FDA Allows Musk to Test Brain Chips in Humans

    FDA Allows Musk to Test Brain Chips in Humans
    Last updated May 26, 2023
    Image credit: Wikimedia Commons


    • On Thursday, Elon Musk's brain chip firm Neuralink said the US Food and Drug Administration (FDA) has allowed it to start a "first-in-human clinical study" to test its brain implants.
    • The news follows the Tesla, SpaceX, and Twitter CEO’s November claim that Neuralink was about six months away from its first human trial and that he would implant one of its brain chips in his own head in the future.
    • Earlier this year, a Reuters report claimed the FDA had rejected Musk's bid to test brain chips in humans, citing safety risks, including the potential for the implant's wispy wires to drift to the other side of the brain.
    • Neuralink's coin-sized prototypes, which have already been tested in monkeys and pigs, are reportedly designed to interpret brain signals and relay information to devices like smartphones or computers via Bluetooth.
    • Musk claims Neuralink's brain chips can help paralyzed people walk again, cure neurological issues, and allow for "symbiosis with artificial intelligence."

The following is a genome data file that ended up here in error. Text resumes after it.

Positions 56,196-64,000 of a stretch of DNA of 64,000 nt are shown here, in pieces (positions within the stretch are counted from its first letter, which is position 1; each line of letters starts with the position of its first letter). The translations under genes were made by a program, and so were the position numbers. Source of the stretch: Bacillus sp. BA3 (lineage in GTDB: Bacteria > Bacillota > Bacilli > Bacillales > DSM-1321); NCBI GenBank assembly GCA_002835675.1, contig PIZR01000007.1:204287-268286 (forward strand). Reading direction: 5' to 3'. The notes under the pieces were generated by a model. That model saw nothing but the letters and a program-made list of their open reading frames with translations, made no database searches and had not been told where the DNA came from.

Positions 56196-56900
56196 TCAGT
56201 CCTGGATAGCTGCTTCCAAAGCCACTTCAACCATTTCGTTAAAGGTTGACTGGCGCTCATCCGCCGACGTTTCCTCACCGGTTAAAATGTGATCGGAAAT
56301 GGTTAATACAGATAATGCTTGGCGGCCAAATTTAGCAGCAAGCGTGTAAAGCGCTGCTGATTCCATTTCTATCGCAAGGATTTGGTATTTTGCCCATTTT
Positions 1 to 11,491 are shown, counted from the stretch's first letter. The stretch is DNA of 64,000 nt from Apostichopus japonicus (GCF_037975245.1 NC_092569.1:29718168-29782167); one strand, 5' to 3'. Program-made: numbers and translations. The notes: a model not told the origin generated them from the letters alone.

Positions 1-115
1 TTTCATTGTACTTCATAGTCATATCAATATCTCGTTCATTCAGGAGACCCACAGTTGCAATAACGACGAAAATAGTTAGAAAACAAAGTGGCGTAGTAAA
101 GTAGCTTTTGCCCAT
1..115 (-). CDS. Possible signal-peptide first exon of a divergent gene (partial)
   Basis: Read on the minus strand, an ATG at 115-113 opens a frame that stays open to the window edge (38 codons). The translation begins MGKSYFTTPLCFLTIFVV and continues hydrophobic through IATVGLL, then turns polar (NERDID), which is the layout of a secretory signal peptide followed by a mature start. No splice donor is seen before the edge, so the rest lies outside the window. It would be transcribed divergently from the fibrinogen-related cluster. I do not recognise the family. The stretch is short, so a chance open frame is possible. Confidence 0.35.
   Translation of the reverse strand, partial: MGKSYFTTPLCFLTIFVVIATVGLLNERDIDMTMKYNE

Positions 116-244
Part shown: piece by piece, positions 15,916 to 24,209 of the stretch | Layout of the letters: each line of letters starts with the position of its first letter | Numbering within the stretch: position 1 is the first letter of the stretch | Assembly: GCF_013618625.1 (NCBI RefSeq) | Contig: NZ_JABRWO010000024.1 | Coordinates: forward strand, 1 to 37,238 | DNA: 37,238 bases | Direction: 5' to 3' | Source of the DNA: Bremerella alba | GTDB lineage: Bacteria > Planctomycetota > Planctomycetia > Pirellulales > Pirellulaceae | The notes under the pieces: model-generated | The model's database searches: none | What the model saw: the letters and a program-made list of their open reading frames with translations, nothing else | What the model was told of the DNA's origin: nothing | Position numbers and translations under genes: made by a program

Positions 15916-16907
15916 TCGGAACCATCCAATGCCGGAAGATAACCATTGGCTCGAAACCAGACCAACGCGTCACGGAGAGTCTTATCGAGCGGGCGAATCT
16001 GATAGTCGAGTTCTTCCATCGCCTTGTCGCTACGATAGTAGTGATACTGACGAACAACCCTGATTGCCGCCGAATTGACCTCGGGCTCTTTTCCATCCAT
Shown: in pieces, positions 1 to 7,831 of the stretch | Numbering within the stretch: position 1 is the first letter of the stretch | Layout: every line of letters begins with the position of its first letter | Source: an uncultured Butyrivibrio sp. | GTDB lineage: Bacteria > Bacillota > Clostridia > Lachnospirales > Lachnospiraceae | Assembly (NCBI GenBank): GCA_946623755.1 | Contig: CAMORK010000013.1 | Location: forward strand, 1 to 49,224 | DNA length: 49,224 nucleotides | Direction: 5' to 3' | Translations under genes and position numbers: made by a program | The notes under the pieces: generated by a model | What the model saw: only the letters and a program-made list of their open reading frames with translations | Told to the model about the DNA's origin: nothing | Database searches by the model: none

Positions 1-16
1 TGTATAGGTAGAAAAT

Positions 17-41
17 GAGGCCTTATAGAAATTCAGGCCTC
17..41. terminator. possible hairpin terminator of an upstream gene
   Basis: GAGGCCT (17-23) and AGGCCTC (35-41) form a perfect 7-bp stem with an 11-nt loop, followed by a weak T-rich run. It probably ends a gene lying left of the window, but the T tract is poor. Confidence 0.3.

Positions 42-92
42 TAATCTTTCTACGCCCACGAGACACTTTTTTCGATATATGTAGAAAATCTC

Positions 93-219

• The announcement, which hasn’t been confirmed by the FDA, comes after a proof-of-concept study published Wednesday revealed how a Dutch man paralyzed by chronic tetraplegia could stand and walk naturally with the help of brain and spinal cord implants.


    Narrative A

    Merging minds and super-powered computing is crucial if people wish to avoid being replaced by AI. If Neuralink can be a game-changer for people with disabilities, cure conditions such as autism and schizophrenia, and enable web browsing and telepathy, Musk's brain-computer interface shouldn't be dismissed.

    Narrative B

    The FDA's alleged approval of this non-therapeutic research raises several ethical issues. Though it insists "safety, accessibility, and reliability" are its priorities, Neuralink has been involved in botched animal experiments and has already been the subject of federal probes, including one over transporting dangerous pathogens on chips removed from monkey brains in an unsafe manner.

    Narrative C

    Neuralink isn't alone in trying to use brain-computer interfaces to hack brain signals and transmit them directly to electronic devices. Multiple technologists have discussed a world where anyone could receive brain implants to achieve superintelligence. But the FDA must regulate the rising tide of brain chip companies that may violate not only ethical standards but also conflict-of-interest and security regulations.

    Nerd narrative

    There is a 50% chance that the FDA will grant Neuralink permission to sell and implant a brain-machine interface device into general consumers by September 2036, according to the Metaculus prediction community.

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